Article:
So, can they?
In theory, yes. But the advantage they may obtain would be both short and shortlived.
Several blackjack card-counting gurus, such as Elliot Jacobson, have spoken about intrinsic "latency" with CSMs. This means there is a drag or delay of the cards used in the last round before they are back into the shuffle-mix. Since the cards for the next round are already prepared, the cards used in the previous round are not inclusive in the total cards remaining in the deck, therefore the counter can tally them up and come-up with a count estimation of a small advantage.
"Small" because there is never more than one round played in any given situation. Unless each player and the dealer at a filled 7-spot table hit several times and use almost a full deck of cards, there would not be a true positive count of any significance.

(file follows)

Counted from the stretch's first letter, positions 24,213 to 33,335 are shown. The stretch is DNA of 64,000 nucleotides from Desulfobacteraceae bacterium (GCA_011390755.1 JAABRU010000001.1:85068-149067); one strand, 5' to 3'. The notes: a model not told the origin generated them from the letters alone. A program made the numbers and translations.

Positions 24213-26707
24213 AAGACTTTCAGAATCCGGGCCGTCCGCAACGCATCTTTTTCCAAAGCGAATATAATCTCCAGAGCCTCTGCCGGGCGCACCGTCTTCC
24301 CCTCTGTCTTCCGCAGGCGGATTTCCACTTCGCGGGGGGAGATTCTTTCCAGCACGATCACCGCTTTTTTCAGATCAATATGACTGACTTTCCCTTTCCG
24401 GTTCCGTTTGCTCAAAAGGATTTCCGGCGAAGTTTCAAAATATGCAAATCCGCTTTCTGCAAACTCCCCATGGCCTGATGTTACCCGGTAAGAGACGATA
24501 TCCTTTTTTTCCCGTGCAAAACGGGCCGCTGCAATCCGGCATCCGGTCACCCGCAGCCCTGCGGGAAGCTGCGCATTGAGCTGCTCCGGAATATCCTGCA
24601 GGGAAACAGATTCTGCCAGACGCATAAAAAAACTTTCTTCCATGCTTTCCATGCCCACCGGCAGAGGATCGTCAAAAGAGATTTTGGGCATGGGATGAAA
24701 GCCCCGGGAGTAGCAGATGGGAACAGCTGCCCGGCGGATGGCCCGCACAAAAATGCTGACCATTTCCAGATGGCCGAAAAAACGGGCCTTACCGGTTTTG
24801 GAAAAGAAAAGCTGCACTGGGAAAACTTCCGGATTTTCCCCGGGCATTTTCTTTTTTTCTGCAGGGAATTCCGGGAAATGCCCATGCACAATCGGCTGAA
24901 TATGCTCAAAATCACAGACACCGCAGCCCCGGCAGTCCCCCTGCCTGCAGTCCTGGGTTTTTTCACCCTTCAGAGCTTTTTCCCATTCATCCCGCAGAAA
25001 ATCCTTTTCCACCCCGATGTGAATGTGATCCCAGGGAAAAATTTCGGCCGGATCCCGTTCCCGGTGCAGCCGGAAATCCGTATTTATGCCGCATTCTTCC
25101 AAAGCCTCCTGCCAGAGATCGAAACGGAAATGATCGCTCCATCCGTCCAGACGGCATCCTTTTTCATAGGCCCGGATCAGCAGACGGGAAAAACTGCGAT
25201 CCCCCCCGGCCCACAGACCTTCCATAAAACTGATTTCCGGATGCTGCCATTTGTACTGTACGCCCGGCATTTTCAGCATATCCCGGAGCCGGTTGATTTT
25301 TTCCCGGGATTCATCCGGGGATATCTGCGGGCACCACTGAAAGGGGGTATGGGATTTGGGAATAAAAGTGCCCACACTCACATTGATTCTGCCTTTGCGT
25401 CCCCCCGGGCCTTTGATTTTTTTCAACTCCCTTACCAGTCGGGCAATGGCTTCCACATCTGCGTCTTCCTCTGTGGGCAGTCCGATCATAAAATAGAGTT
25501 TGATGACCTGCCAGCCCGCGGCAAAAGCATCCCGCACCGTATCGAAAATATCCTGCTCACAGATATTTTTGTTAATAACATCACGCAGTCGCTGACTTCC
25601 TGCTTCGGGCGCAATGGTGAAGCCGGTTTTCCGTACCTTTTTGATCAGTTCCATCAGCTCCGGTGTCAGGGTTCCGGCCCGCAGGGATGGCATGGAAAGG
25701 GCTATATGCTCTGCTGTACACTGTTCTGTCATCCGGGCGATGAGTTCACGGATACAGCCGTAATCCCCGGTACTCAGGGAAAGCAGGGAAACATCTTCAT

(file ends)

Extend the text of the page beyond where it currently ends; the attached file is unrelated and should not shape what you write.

So in spite of the theory that CSMs are vulnerable to card counters, in practice it is a waste of time.
An important thing to note, however, is that CSMs are not completely taking over land-based casinos' blackjack tables. They are expensive for casinos to buy, lease and maintain, and many valued non-counting customers simply don't like them and refuse to play at tables that use them.
So there are still plenty of tables worldwide for card-counters looking to avoid continuous shuffling machines.